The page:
Microsoft Office Tutorials and References
In Depth Information
Yes
Assign A
<= \$250
No
Yes
Assign B
<= \$1000
No
Yes
Assign C
<= \$2000
No
Yes
Assign D
<= \$5000
No
Value out of
Range
Exhibit 4.6
IF logic for payments categories
Exhibit 4.6 shows the logic necessary to designate each range with an alphabetic
value, A–E . Note that if we do not nest the IF’s in successively increasing value,
we run the risk of prematurely assigning an alphabetic value that is indeed true,
but not as accurate as it could be in assigning categories. For example, if we make
the second comparison <
\$1000, a value of \$856 would
be assigned a value at the second condition rather than the third. Clearly the third
condition is preferred, but unavailable due to the structure of the conditions. Note
in Exhibit 4.6 that the last test can lead to a Value out of Range condition. This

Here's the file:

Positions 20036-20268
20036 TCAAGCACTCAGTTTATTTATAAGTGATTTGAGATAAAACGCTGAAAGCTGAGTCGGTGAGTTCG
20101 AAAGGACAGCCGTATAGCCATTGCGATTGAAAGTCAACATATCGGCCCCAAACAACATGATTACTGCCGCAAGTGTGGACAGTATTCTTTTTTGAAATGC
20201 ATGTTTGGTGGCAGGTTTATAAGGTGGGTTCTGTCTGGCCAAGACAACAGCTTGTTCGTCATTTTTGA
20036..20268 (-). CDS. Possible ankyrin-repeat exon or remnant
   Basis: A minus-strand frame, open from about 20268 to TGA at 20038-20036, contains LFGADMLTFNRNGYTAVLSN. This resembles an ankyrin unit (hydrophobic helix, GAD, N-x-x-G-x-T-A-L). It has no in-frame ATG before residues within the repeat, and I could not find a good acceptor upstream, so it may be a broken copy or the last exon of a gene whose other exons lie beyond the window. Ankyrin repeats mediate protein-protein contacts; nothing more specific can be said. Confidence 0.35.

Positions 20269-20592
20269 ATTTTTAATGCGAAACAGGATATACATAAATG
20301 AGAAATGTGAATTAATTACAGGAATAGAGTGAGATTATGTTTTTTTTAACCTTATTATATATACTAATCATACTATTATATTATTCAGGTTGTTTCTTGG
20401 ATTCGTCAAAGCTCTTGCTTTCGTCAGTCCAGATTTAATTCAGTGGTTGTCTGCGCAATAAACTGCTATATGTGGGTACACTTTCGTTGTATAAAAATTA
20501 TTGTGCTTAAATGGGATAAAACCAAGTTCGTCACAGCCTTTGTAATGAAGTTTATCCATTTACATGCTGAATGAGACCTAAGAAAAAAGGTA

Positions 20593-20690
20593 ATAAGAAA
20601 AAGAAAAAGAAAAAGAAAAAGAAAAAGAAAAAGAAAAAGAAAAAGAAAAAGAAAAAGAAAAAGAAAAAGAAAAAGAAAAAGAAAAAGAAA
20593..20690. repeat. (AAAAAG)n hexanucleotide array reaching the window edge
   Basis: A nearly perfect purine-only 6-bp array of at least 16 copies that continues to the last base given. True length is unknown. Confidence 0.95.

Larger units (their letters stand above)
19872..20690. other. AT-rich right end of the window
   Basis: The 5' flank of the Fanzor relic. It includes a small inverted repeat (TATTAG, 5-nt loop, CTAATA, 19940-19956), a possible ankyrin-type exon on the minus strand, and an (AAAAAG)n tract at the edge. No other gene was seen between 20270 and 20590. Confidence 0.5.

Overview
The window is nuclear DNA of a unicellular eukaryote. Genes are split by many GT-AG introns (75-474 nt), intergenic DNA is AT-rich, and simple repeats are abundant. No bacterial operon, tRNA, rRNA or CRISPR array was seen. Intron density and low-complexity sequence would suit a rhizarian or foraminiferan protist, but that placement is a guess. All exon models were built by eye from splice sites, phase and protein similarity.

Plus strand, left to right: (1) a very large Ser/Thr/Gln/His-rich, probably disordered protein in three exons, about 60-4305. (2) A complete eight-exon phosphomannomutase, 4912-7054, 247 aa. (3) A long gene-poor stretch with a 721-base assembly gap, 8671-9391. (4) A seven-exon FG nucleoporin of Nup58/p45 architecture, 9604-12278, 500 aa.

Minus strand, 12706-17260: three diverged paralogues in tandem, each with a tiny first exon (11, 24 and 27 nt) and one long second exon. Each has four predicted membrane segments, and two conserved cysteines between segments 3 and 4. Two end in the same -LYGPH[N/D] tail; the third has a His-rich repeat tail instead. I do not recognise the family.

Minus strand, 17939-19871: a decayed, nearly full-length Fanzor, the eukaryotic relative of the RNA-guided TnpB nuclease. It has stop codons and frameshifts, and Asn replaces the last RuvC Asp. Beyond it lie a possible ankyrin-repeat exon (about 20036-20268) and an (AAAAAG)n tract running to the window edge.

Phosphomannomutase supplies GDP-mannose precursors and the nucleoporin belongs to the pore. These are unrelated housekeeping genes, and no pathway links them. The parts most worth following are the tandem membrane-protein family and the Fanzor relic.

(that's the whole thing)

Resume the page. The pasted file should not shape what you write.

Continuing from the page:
condition is equivalent to E .
So how do we convert the logic in Exhibit 4.6 to a logical IF ?Wedosobynesting
each condition in the value if false argument of the IF’s . Assuming the cell value we
are testing is in a cell location such as D2, the cell formula will appear as follows:
=
\$2000 and the third <
=
=
IF (D2 <
=
250, “A”, IF (D2 <
=
1000, “B”, IF (D2 <
=
2000, “C”, IF
(D2 <
=
5000, “D” “E”))))
The cell H2 in Exhibit 4.7 shows the IF function that performs the comparisons,
and returns an appropriate alphabetic value—A, B, etc. By reading the IF function

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